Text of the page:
‘Keep a steady flow’: Small shop owners carefully navigating the pandemic

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Salon owner Fannie Lowe is still working -- but a lot less than she used to be. Photo by Zhen Wang.

Small business owners have seen a slow but steady flow of customers since Dane County loosened restrictions in early June in the midst of the coronavirus pandemic -- and some have been able to adapt, while others haven't.

With modified options such as operating under reduced hours, offering curbside pickups and focusing on take-out, small business owners on Monroe Street have responded to a changing economic environment making efforts to balance out public health protocols and their footing in the business. 

To Adapt or Not

Mystery to Me, an independent bookstore, pivoted quickly to meet the challenge of the pandemic. Owner Joanna Berg signed up for Bookshop, an independent retailers’ answer to Amazon, in March when she closed the store on short notice. Then, Berg promoted her modified business decision in an online newsletter where she said, “You order directly from their site...but WE get 25% of the sale.”

“[It] really helped our bottom line,” she said. Berg reopened her business on June 15 for its seventh anniversary. Two weeks later, it was closed again when Berg tested positive for COVID-19. One month later, she reopened it again allowing no more than five customers a time while encouraging book sales to go virtual.

But not all small business owners are able to shift away from physical stores. After staying at home for two months, Fannie Lowie restarted her hair salon in late May. “I’m lucky I received two calls a day,” the hairdresser said, half jokingly. 

Lowie works mainly on afternoons, three days a week, a complete contrast to the pre-pandemic period when she worked nine hours a day from Mondays to Saturdays. But, Lowie said, “It’s kind of stable right now.” 

Since she opened up the salon in 1986, Lowie has maintained strong customer relationships. Most of her customers are Asians, the elderly and UW students. “Quite a few of them haven’t come back yet. Why not? They are afraid to come,” Lowie said. She said one of her regular clients has cut her hair all by herself since late March. 

The Struggles To Keep The Door Open

While most merchants along the Monroe Street corridor have maintained a steady flow of customers since June, when Dane county loosened restrictions, Carol “Orange” Schroeder, owner of Orange Tree Imports and president of the Monroe Street Merchants Association, said that restaurants have been hit hardest in spite of the fact many offer outdoor dining since early summer. 

Marissa and Greg Neal had to permanently shut down their restaurant by June. Despite a quick move towards take-out and delivery in late March, the Tin Fox Restaurant saw a 60-75% drop in revenue for a whole month.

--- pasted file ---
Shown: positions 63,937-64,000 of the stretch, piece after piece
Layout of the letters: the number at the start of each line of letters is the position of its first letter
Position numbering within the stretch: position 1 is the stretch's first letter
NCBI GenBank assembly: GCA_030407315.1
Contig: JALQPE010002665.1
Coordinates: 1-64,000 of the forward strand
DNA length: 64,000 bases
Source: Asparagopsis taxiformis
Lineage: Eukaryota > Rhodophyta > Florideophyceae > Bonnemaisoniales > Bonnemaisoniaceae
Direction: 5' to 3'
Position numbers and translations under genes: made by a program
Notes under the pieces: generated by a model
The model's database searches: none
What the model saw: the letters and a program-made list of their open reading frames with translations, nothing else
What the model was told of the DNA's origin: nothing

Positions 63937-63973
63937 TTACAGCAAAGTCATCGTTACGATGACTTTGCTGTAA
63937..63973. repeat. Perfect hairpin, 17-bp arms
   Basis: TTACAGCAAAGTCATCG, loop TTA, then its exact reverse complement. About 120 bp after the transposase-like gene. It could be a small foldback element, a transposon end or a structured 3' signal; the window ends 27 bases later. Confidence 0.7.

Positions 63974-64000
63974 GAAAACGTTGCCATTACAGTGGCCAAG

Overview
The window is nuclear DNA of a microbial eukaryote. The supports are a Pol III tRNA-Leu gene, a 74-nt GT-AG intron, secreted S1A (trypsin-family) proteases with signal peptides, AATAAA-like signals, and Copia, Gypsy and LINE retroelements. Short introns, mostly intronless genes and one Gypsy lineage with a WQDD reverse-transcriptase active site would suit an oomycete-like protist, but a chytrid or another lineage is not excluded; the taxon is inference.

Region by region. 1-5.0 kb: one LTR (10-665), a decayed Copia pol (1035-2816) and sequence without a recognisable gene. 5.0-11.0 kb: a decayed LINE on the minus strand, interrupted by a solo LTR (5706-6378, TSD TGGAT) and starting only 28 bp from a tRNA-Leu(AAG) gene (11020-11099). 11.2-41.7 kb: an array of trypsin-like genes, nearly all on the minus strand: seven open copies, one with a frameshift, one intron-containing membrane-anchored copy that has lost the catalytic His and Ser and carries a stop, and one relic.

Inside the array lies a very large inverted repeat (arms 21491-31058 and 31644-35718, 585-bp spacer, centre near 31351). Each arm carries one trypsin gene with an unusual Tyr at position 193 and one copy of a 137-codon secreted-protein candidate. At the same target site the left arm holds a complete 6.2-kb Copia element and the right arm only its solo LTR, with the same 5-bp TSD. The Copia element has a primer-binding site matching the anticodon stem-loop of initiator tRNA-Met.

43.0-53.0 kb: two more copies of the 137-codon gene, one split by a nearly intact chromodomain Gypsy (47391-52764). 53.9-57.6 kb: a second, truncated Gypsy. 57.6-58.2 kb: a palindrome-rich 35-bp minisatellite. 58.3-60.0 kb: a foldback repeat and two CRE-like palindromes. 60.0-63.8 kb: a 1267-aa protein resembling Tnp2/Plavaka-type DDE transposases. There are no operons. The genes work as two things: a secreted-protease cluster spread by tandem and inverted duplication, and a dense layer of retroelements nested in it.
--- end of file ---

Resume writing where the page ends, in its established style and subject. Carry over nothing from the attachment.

“Customers don’t order your food like they were before. It’s not the same experience,” Marissa Neal said. The couple’s restaurant values “the presentation of the food” and an overall dining experience

They had laid off all employees by April, leaving the co-owners to deal with everything. They became frustrated by unpaid bills and a notable decrease in take-out orders. Meanwhile, Marissa Neal applied to every possible pandemic relief program and felt quite disappointed as the co-owners were ineligible for grants or federal loans that had too many strings attached. 

The Tin Fox restaurant couldn't weather the transition to take-out dining. Photo by Zhen Wang.

None of the help has been aimed at...helping us see a way through,” Marissa Neal said. “I couldn’t see a way out of the debts that we were already buried in...and we felt so exhausted.” 

“I feel a lot of empathy,” Schroeder said. “They’re really, really hurting.” 

While it is a challenging time for small business owners, Tag Evers, Alder of District 13, said, “The federal government is providing help now. Our budget is crap. We don’t have any money really that we can offer local businesses.”

There are a few vacant storefronts on Monroe Street now. We may lose a few more businesses than would normally be closed,” Schroeder said, but the long-term predictions are not dire. The Monroe Street Merchants Association conducted a survey in June asking if small business owners felt they were in danger of closing and found it was “not an alarming percentage,” Schoeder said.   

Low Expectations Set For The Upcoming Holiday Season

The upcoming holiday season, the celebration of Halloween and Christmas, is crucial for small business owners on the street. However, this year sees a completely different scenario. 

Schroeder said many of neighboring businesses are preparing for the holidays with “limited expectations for what that will be. 

“We’ll just have to take it as it comes,” Schroeder said.

The Orange Tree Imports owner also admitted that she ironically wants some people to come in but also is clearly aware that an influx of people would jeopardize the community health. 

Shop owners keep up with online shopping, curbside pickups, and will run in-store sales while restaurants will deal with another challenge which is outdoor dining in the winter.    

Mystery to Me, the independent bookstore, has a series of virtual events scheduled for a cold season when people will be stuck at home. 

Fannie Lowie, the 66-year-old hairdresser, said she will stay low profile until the pandemic is over. The stylist is not worrying about her business due to its good location and her popularity with Asians and the elderly. 

She has the patience to stay for the long haul. “There is really not much we could do until a vaccine comes out and works,” she said.

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